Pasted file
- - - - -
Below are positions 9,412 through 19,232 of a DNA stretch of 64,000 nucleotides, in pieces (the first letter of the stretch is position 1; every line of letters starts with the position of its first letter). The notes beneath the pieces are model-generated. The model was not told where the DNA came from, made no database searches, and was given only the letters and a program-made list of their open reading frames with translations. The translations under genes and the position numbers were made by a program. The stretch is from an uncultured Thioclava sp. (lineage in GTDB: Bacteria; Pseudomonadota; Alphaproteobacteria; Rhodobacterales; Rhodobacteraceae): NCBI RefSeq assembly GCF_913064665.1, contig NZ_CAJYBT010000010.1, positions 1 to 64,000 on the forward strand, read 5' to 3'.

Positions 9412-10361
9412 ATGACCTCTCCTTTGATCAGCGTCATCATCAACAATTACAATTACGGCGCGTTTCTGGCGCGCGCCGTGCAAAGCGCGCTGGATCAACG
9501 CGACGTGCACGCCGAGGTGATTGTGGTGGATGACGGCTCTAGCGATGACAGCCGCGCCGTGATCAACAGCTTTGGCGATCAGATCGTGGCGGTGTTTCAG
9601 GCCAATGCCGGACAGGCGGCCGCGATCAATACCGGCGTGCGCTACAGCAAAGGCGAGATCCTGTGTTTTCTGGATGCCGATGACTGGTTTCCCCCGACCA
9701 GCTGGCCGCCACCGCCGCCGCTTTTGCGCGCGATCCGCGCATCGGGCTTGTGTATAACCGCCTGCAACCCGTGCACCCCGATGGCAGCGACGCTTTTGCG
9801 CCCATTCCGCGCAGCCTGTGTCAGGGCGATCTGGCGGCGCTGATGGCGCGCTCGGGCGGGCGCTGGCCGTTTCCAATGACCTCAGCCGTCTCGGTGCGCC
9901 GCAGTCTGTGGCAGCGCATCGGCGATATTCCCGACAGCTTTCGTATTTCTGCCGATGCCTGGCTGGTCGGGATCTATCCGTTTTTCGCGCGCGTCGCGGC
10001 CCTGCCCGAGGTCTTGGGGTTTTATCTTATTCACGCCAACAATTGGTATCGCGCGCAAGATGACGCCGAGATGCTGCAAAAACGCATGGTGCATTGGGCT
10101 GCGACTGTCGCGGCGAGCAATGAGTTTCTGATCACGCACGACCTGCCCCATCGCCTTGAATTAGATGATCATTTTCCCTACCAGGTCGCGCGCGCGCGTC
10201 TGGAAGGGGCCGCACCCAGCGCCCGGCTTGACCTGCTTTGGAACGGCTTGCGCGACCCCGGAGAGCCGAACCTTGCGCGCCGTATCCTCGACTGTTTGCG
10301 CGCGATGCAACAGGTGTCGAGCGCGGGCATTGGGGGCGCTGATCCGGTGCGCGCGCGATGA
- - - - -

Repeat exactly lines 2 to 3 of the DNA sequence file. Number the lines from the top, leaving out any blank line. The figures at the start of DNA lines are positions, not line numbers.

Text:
Positions 9412-10361
9412 ATGACCTCTCCTTTGATCAGCGTCATCATCAACAATTACAATTACGGCGCGTTTCTGGCGCGCGCCGTGCAAAGCGCGCTGGATCAACG